Fender bender gets Kia salesperson in trouble

Employee damaged three cars on the lot while moving them

This instalment of You Make the Call looks at an employee of a car dealership who damaged three cars while he was working.

Ross Hilton, 25, worked at Kia West, a dealership in Edmonton. Hilton was a student and his position as a salesperson was a summer job to get sales experience and make money between terms at school. Part of his job involved moving cars around when Kia rearranged the lot. As a result, he was required to have a drivers licence and Kia informed him and all of its employees that they must obey traffic laws when moving cars on the lot. Kia testified it was company practice that if an employee caused an accident through negligence, the employee was responsible for the deductible under its insurance policy.

On July 7, 2006, Hilton was moving a car in the lot. The car accelerated suddenly in reverse and crashed into two others. Hilton claimed his feet slipped off the pedals when he looked around to back up and hit the accelerator accidentally. Two co-workers claimed he was acting inappropriately and shouting at someone as he climbed into the car.

Kia reported repairs to the three cars cost $10,166.27 and it lost another $8,149.63 due to depreciation of the cars because of the damage. The company didn’t make an insurance claim because the deductible on each car was $5,000 and it would have increased its premiums. It sued Hilton for the cost of the repairs, which it claimed was a result of his negligence. It claimed he knew of the policy and Kia had deducted from his pay the cost of repairs to a vehicle he had previously damaged.

Hilton said Kia never discussed liability or insurance with him and he assumed Kia carried liability and insurance on its vehicles and he was covered under the insurance. He claimed he wasn’t aware his employer had made a deduction from his compensation to pay for car damages.
You Make the Call
Was Hilton liable for the damage to the cars as a result of his negligence?
Should Kia be liable for the actions of its employee in the workplace?

If you said Kia was liable, you’re right. The court noted under Alberta’s standard automobile policy, “a person operating a motor vehicle with the consent of the owner is an unnamed insured under the owner’s policy.” It found Hilton, as an employee, would expect the car he was driving and himself as operating it with Kia’s consent would be insured under Kia’s policy.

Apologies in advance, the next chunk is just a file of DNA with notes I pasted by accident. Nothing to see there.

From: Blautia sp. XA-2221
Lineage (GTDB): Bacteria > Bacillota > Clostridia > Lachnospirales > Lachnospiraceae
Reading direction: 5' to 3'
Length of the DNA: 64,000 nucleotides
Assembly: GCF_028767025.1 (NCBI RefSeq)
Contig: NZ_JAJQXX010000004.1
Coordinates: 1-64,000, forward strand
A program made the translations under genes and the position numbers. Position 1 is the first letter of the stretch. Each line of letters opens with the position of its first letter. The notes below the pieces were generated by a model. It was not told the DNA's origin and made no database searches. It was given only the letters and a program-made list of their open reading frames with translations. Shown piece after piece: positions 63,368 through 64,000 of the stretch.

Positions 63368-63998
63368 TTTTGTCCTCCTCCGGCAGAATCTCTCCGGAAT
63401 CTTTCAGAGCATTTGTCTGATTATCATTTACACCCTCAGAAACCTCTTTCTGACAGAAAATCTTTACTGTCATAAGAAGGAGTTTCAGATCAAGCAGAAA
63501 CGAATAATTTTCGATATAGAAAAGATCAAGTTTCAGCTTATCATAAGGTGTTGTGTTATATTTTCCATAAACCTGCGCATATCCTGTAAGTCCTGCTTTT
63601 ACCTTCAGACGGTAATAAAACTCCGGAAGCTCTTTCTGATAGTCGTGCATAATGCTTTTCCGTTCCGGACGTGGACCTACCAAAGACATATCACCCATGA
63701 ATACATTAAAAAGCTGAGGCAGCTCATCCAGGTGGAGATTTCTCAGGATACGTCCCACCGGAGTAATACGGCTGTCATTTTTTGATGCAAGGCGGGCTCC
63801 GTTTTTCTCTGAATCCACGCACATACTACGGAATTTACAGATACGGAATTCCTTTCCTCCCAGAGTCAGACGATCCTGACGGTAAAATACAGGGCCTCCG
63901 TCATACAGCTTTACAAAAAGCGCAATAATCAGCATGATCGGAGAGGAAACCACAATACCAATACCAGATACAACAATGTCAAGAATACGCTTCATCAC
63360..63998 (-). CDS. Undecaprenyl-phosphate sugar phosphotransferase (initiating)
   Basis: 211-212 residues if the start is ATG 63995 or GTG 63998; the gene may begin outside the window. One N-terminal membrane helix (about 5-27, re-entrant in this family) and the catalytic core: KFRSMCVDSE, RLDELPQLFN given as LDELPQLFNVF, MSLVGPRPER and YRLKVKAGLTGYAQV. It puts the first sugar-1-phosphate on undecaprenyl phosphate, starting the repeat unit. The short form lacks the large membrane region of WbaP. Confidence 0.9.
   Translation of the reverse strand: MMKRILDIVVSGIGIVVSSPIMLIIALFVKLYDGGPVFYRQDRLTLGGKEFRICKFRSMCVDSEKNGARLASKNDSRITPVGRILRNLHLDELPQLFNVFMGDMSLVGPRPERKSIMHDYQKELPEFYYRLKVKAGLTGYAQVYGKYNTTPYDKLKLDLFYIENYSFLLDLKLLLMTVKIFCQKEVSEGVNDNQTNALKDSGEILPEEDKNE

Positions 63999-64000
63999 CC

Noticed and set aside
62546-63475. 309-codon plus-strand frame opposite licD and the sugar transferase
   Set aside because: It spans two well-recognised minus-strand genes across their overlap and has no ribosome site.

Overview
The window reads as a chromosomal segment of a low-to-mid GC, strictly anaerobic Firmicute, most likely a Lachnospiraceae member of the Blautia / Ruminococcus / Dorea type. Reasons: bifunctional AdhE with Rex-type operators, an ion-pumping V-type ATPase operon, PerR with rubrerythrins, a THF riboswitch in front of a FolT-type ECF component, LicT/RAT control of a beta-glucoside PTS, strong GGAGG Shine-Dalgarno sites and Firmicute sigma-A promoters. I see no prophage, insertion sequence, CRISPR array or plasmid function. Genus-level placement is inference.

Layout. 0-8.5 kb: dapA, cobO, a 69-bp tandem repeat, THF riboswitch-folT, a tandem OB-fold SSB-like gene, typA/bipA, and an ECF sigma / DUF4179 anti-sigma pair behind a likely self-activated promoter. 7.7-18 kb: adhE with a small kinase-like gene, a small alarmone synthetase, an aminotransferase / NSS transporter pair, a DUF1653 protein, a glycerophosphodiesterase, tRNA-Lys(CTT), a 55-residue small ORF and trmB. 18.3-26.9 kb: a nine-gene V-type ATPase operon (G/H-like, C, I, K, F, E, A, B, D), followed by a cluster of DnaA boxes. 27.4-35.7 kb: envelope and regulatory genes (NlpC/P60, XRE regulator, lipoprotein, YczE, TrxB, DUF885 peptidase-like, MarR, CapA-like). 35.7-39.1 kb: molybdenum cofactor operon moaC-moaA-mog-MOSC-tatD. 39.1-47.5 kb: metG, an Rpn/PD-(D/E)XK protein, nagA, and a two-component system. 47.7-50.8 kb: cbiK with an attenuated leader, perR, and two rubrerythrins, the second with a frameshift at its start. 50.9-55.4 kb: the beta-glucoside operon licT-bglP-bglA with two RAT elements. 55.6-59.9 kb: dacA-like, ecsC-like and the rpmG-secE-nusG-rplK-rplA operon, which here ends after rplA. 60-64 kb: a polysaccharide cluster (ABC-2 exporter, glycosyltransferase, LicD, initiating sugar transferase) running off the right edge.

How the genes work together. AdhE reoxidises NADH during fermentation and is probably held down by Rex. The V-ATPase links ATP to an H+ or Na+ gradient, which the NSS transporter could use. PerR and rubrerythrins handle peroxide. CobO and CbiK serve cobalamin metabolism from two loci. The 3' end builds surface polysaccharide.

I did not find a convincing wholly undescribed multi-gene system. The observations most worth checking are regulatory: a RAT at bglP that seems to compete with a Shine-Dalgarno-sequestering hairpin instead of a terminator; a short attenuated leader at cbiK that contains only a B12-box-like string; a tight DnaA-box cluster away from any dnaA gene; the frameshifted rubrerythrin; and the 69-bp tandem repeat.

“Employers, rather than employees, are expected to insure their property and liability arising from employees’ negligence arising in the course of employment,” the court said. “It is not realistic that employees should be expected to carry liability insurance in respect of claims arising from the operation of motor vehicles in the course of their employment. Nor is it realistic that employees should carry property insurance against damages to their employers’ property.”

The court said it could be possible for skilled employees to be liable to their employers if they didn’t exercise reasonable care when using a skill they were specifically employed to use, but unskilled employees weren’t liable unless there was “wilful misconduct or dishonesty.” However, it found the ability to drive a car was not a special enough skill to consider Hilton a skilled employee.

The court also found Hilton’s negligence wasn’t enough to warrant liability.

“Hilton was negligent but he did not intentionally, or recklessly, cause the damage in question,” the court said. “The management of the conduct of employees is in the hands of employers and occurs through selection on hiring, training and discipline.”

Additionally, the court found Kia owed Hilton for unpaid commissions of $1,000 from the period of his last paycheck to the time of the accident when he was let go. See 864475 Alberta Ltd. v. Hilton, 2007 CarswellAlta 1766 (Alta. Prov. Ct.).

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